Okay, we need to get Tanner out of this post. I was blogging about Matt. Matt is a snob and an asshole about music. He has (they have) this overwhelming holier-than-thou air when it comes to people expressing their music taste (I once mentioned that I liked Manhattan Transfer; he dismissed that even though they are a PERFECTLY LEGITIMATE MUSICAL GROUP and their version of Birdland is STILL MUSIC DESPITE HAVING (GASP) WORDS TO IT), their musical knowledge (he always either has something to add to what you said or something disproving it), their musical talent (he never took any section seriously except his own, and even then it was usually just the people he liked therein), and their musical ability (eg, “oh, you can do this? well that’s great, but can you improvise?” I never felt like my classical training was worth anything in his eyes, which is a horrible way to feel when you’re dating a person).
So learning to chord and improvise and mess around with that kind of thing has intimidated me, not only since I joined the jazz band before I ever had a chance to experience the burning abrasion of Matt’s scorn (does he think he’s being honest or something?!), but also after, when I had, in my revenge-is-massive-success-I-hate-this-guy-and-have-to-kick-his-ass mindframe, something to prove.
I have since come to understand that I don’t need to prove anything to this guy and I never have, the fact that I’ve forgiven him notwithstanding. But that didn’t stop me from desperately wanting to learn how to improvise, if for no other reason than to show him I can.
Today I had my first day of a jazz improv class at ISU. I was grateful to be somewhere where the drummer was not an asshole, the bassist was not his friendly albeit willing accomplice (actually the bassist today was a girl!), and the director could tell me what I needed to be able to do. He turned on a song called “That’s Cool” (I have no idea who it’s by) and told us which scales/notes would work for the first sixteen bars, the next eight, the next eight, and so on. So I just messed around with some stuff on that scale AND IT WORKED!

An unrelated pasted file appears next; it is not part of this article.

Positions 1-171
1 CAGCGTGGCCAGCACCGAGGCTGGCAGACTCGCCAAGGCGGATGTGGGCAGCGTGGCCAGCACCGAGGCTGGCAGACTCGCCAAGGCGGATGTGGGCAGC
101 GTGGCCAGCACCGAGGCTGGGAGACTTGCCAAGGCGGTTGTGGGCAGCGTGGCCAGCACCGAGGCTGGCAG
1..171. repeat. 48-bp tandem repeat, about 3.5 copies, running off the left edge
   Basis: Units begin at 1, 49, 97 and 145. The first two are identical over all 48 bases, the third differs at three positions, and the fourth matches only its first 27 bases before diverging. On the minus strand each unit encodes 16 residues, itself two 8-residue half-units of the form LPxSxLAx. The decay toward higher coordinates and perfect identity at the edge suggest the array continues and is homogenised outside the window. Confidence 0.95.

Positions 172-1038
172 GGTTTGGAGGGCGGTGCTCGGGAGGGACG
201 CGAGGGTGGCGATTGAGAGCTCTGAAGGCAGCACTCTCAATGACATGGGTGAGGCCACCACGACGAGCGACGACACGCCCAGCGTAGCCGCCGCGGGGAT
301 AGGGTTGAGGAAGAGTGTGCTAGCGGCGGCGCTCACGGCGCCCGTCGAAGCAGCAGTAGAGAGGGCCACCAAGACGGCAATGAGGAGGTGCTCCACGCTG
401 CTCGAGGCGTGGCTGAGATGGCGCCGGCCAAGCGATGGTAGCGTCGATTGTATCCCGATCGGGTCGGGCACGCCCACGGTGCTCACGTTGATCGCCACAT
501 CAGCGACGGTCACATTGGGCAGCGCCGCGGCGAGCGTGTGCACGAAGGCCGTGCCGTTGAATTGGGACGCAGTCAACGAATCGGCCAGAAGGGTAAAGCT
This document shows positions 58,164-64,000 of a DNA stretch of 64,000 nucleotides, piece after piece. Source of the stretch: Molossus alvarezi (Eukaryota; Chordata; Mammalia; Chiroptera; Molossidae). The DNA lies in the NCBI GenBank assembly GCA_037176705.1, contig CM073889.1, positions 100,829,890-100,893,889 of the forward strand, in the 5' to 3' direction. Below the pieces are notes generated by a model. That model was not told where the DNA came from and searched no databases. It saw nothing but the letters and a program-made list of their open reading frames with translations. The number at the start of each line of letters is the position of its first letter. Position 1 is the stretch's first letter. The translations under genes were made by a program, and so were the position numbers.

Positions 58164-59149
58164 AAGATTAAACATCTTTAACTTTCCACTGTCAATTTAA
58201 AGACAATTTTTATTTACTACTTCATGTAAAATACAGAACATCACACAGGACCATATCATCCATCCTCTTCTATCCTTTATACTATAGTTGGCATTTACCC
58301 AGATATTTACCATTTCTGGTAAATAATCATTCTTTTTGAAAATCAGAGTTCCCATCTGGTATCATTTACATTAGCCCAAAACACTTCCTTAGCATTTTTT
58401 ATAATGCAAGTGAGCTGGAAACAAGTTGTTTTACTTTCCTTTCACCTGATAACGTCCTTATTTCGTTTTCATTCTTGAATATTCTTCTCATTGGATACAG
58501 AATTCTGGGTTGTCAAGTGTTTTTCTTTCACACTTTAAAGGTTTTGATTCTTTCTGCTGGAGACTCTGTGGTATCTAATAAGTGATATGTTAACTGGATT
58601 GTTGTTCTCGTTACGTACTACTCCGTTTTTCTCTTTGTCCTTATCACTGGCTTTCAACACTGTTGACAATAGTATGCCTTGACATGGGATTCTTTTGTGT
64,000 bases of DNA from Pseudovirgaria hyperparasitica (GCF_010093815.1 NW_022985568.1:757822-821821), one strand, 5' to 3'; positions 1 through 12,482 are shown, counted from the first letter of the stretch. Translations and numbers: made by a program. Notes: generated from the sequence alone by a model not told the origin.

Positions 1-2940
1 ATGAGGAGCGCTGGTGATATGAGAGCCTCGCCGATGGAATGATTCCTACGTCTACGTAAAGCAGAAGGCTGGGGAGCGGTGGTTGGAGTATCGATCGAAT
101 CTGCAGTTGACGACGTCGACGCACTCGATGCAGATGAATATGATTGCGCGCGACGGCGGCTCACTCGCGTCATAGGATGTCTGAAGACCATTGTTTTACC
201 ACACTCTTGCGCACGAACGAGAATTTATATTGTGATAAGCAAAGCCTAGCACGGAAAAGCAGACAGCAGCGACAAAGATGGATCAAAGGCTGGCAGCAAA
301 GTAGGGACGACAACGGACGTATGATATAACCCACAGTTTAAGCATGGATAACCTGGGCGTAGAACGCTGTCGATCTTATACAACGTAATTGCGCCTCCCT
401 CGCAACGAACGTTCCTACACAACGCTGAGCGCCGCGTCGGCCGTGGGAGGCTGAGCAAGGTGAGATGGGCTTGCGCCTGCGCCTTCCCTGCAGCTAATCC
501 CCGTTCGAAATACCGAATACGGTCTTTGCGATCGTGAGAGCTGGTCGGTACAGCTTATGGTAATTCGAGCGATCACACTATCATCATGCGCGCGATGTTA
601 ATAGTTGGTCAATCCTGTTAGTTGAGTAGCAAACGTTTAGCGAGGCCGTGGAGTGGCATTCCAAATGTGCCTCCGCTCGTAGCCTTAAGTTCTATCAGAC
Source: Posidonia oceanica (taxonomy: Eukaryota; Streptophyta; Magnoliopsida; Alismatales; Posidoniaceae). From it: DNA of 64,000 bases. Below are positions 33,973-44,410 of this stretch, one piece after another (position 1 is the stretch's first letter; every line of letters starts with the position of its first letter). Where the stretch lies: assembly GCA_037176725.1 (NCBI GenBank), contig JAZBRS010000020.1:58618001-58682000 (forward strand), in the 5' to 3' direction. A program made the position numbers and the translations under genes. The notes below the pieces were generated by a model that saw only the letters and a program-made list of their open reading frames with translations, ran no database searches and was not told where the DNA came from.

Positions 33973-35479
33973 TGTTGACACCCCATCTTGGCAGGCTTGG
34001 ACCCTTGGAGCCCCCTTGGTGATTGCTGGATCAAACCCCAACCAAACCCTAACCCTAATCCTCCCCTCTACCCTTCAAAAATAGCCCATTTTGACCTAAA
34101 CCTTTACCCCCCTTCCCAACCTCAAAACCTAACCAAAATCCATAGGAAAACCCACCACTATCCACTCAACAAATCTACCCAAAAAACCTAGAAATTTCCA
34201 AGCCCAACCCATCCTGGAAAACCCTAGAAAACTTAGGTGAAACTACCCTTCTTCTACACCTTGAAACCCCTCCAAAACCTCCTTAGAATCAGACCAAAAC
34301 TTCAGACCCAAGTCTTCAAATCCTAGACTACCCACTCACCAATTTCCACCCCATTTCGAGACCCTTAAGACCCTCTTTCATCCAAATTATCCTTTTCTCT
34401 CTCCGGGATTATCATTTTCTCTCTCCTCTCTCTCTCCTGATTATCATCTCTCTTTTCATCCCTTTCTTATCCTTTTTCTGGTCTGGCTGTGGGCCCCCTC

Not to say that I suddenly turned into Count Basie or Bill Evans or anything, but I WAS ACTUALLY MAKING SENSE OUT OF THIS STUFF!! (It was not half as hard as I had previously thought.) AND I DIDN’T SOUND HALF BAD!!
The next thing that happened was that I had to solo, and so I did, same track, same scales, sixteen bars, I believe. And whatever I did was what I was after, I guess. THE MOST BEAUTIFUL MOMENT OF MY LIFE was when I looked up and realized I HAD JUST IMPROVISED.
Granted, this is a baby step. But while I guessed that it would be this obvious all along, I don’t know why I was so terrified to do it. It’s so simple, it’s beautiful. ISU Jazz (did I mention Matt picked them apart too?) has given me something that Mountain Home Jazz never could. AND I LOVE IT.
SO. Instead of concluding this post with Why Matt’s Approach to Life Is Totally Wrong, we are going to instead conclude with how awesome it is to have gone and done something an ex-boyfriend made you feel like you couldn’t do, AGAIN.
The best revenge is massive success. Hello, revenge. Smirk.